It is a given for Bindel that people who want to alter their bodies to perform the opposite sex, should be respected and legally validated in the material lie of body dissociation, as long as their rights don’t override those of women. But how could the rights of women remain intact if we allow for the physical violation of the boundary between male and female as a human rights premise?
People’s rights are not the most important thing at stake here. The concept of “transsexualism,” as a human right and not a disorder, completely upends society, creating a dangerous instability. People want to be kind to others who have a disorder, but this “disorder” has quickly morphed into being framed as a third sex or existing instead as some middle ground of sex between male and female.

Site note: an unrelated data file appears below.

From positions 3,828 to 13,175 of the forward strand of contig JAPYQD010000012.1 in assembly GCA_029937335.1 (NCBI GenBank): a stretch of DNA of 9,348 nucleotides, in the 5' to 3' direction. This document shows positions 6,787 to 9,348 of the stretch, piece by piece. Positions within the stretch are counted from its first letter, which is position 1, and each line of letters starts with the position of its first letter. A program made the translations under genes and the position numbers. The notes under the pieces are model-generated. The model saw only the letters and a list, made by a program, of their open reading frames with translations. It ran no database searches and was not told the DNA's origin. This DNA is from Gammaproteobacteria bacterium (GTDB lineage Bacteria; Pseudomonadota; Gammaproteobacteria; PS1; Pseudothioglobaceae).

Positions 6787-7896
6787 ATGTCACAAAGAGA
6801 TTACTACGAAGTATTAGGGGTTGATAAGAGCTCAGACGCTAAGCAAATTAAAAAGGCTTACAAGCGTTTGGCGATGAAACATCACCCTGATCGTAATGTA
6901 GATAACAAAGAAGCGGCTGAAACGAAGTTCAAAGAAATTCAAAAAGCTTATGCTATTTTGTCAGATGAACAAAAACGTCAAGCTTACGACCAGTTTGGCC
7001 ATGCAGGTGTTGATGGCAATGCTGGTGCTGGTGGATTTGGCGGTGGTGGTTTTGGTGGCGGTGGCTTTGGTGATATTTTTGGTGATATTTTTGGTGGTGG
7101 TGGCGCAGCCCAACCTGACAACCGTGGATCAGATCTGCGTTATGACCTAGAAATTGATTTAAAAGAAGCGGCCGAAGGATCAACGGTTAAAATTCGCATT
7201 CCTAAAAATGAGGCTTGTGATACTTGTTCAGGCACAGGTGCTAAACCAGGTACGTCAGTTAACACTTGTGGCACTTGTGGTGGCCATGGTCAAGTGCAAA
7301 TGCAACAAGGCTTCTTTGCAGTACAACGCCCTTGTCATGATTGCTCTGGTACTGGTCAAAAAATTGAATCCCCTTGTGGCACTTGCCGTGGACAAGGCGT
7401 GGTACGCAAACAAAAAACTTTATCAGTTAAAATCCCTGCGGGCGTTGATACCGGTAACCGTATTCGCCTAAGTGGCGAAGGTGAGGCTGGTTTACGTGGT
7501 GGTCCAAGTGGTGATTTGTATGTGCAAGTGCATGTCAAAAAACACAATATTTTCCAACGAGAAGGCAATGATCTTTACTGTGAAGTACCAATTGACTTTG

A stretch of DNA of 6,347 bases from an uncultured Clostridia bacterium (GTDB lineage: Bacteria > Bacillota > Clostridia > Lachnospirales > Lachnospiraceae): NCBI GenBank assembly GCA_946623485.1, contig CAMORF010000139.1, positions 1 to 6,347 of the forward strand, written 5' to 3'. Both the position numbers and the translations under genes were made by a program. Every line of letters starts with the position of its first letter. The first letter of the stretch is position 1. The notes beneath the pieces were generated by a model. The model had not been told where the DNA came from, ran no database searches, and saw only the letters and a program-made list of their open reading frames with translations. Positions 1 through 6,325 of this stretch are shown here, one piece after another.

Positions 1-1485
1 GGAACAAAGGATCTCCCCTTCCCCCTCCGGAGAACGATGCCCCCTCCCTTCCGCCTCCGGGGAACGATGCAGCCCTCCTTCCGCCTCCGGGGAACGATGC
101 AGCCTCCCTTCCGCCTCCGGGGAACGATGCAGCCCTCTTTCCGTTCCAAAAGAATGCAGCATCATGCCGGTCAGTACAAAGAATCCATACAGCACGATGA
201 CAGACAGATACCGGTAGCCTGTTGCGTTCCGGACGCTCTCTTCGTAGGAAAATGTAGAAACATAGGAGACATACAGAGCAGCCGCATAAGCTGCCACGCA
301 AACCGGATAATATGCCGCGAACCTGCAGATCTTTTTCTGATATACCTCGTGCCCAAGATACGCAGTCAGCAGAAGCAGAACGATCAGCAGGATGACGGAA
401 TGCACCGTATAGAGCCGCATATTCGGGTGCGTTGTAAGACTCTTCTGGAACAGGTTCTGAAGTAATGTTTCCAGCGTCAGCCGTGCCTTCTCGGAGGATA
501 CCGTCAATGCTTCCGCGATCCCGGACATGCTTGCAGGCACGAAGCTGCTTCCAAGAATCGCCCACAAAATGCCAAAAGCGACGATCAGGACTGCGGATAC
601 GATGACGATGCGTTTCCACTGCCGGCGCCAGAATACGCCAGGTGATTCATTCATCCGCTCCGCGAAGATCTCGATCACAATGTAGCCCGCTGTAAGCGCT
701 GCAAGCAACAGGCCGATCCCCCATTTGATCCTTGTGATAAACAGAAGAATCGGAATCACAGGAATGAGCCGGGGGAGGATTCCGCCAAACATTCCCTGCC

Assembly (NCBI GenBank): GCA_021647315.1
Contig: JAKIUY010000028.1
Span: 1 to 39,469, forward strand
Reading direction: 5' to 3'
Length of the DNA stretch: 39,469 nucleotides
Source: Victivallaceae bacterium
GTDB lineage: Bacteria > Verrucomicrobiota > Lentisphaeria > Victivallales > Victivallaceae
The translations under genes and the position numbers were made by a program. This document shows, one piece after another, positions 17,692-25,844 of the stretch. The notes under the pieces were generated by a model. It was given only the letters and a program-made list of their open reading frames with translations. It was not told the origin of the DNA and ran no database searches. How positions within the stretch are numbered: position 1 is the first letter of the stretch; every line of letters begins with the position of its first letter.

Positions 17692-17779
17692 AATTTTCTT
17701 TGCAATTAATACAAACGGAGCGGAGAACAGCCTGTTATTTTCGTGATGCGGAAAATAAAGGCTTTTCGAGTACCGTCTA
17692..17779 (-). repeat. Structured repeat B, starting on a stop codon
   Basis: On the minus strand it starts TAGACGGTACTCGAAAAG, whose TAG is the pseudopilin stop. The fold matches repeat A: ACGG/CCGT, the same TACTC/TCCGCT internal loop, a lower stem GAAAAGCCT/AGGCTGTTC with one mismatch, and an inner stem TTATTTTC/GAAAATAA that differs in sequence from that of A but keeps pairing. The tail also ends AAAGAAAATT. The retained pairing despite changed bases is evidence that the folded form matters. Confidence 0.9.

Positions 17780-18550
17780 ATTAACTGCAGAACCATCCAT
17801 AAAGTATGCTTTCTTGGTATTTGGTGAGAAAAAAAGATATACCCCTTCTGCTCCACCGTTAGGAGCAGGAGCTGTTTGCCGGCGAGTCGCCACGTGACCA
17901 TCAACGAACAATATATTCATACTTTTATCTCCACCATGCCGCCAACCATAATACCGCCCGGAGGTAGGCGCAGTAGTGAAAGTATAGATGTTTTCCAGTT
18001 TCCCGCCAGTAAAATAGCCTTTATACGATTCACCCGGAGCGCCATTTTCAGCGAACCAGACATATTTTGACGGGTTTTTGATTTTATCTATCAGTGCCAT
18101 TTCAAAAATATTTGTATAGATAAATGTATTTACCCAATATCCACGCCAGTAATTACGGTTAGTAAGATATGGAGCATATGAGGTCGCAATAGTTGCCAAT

The war being framed as a war between “trans people” and feminists is actually a war for upholding biological reality against the institutionalization of a lie. Feminists claiming to fight for women’s sex-based rights cannot then uphold the legal validation of people who perform disembodiment. The minute you allow for disembodiment as a legal identity, is the moment you give up your sex-based rights as half of the sexually dimorphic human species.